Smoking increases arterial pressure, causes atherosclerosis, hindering blood circulation in the vessels and increasing the risk of heart attack and stroke. Lung cancer, in the USA in 2005 considered as 13% of all cancers, while in Italy it is considered the first cause of death from cancer, with 32,000 deaths in 2002.
Cancer of the mouth, of which it represents the first cause ever , together with the abuse of alcohol, a habit that is often accompanied by smoking. Endometrial cancer, especially in postmenopausal women, and gastric cancer, for which it is considered the highest risk factor, are also tumors that can develop due to smoking.
Cigarette smoking can cause desquamative interstitial pneumonia, acute myocardial infarction, which in women increases the risk by 6 to 9 times, stroke, respiratory bronchiolitis with interstitial disease, Buerger's disease, a form of thrombosis more widespread in the Asian continent, if If a person continues to consume cigarettes habitually, it may be necessary to amputate the affected limb.
The liver is a very sensitive organ, which can be damaged by smoking. Cigarette smoking and liver diseases, article published on the Journal of hepatology, explained: "Cigarette smoking is a preventable risk factor for premature morbidity and mortality.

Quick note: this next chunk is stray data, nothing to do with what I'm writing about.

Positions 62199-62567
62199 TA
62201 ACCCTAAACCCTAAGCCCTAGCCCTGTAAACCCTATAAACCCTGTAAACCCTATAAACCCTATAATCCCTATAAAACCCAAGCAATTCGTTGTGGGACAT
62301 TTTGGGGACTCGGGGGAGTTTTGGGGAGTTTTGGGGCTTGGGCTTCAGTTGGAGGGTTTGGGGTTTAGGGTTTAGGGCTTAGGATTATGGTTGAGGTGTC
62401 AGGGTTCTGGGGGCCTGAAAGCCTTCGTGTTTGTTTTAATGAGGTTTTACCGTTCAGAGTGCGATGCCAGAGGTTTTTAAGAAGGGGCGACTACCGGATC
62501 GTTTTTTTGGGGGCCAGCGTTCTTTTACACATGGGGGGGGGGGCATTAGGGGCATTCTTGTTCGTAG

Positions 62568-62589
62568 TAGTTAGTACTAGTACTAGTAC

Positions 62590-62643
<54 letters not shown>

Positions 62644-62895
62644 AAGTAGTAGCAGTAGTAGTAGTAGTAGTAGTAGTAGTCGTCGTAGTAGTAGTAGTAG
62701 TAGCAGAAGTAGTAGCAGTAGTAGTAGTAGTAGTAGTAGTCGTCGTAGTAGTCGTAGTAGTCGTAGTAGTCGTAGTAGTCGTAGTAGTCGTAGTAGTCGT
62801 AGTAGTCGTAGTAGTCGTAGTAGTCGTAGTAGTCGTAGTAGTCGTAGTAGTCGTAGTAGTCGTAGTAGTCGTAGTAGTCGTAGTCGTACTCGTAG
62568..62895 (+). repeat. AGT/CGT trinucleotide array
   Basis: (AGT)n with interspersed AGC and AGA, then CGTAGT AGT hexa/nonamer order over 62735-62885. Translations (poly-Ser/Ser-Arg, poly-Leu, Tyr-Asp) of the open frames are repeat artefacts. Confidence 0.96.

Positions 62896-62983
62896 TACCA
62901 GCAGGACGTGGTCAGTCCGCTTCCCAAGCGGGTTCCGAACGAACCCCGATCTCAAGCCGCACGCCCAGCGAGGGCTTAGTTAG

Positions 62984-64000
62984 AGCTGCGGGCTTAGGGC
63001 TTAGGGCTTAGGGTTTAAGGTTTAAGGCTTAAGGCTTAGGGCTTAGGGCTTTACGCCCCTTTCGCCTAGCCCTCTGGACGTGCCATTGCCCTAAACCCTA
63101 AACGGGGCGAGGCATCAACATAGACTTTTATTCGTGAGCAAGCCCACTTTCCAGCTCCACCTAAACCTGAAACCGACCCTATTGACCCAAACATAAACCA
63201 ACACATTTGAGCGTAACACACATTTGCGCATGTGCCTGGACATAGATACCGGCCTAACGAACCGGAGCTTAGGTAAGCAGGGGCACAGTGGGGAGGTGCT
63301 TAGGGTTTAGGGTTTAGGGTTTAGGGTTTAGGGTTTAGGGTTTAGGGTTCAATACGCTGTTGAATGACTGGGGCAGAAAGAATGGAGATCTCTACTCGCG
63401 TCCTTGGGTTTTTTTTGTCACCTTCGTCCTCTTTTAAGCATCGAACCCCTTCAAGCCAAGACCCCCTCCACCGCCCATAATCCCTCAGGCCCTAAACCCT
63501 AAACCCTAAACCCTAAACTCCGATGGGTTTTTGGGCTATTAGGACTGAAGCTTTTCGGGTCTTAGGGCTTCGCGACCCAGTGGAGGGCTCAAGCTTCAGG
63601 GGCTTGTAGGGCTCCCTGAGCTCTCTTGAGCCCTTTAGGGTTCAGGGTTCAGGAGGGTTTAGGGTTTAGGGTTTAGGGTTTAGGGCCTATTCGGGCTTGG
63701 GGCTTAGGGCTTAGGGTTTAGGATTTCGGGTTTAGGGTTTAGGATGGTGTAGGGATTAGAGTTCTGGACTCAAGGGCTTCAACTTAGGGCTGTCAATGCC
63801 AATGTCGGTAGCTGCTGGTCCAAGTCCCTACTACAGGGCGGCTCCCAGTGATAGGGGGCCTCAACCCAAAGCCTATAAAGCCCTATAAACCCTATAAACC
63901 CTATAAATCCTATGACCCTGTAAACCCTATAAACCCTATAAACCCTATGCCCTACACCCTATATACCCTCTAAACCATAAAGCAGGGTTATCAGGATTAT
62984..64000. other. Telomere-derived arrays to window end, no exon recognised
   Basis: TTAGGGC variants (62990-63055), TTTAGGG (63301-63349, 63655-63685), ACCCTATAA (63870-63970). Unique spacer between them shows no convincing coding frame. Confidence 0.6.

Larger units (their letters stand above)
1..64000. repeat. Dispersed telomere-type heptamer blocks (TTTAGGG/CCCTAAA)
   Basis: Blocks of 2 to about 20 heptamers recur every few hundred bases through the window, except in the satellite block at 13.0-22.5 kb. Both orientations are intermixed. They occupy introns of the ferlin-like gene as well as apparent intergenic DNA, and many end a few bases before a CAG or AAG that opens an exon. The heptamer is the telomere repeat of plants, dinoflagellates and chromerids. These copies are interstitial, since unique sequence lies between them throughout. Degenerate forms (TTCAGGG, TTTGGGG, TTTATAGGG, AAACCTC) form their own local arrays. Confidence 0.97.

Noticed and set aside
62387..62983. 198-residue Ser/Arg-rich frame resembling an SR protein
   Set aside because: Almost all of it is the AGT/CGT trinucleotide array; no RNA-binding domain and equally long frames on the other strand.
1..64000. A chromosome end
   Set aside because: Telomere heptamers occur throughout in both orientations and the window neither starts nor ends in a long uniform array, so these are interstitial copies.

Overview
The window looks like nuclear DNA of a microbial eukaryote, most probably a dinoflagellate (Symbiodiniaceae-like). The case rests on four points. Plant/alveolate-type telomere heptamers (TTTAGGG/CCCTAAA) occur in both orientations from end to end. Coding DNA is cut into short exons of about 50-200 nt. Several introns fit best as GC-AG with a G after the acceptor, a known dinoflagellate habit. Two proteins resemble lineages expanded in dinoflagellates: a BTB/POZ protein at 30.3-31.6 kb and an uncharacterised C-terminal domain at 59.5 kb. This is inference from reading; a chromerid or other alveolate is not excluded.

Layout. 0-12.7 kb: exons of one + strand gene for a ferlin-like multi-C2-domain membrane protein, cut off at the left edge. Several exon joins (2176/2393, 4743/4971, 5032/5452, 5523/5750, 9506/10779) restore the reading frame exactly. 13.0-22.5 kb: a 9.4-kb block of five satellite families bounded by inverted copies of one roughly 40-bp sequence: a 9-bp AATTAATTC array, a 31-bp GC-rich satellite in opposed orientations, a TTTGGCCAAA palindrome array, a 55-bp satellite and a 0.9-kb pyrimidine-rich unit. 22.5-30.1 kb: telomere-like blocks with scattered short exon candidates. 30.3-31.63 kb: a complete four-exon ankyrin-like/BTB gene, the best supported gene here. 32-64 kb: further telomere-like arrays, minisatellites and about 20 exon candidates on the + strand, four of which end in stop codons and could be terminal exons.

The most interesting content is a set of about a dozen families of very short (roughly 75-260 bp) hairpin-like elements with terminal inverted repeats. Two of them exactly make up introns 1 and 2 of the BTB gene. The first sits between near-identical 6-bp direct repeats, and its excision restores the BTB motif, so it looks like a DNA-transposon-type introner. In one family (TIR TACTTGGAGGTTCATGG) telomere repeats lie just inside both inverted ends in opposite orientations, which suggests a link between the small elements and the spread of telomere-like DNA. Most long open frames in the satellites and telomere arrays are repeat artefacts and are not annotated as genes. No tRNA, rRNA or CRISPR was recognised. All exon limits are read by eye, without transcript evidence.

A history of smoking is observed in approximately 40% of patients with liver disease, while a growing number of studies are investigating the potential impact of smoking in chronic liver diseases. This review discusses the effects of smoking on liver diseases, at multiple levels, with a focus on its potential causal role.Clinical evidence indicates that cigarette smoking negatively impacts the incidence and severity of fatty liver disease, fibrosis progression, hepatocellular carcinoma development, and the outcomes of patients with advanced liver disease.
The underlying mechanisms are complex and involve different pathophysiological pathways including oxidative stress and oncogenic signals.Importantly, smoking promotes cardiovascular disease and extrahepatic cancers in patients with steatohepatitis and in transplant recipients.
We discuss how promoting smoking cessation could improve the rates of t reaction response (in clinical trials) and fibrosis regression, while reducing the risk of hepatocellular carcinoma and improving liver transplant outcomes.
Finally, we discuss current challenges such as the referral of smokers to specialized units for smoking cessation."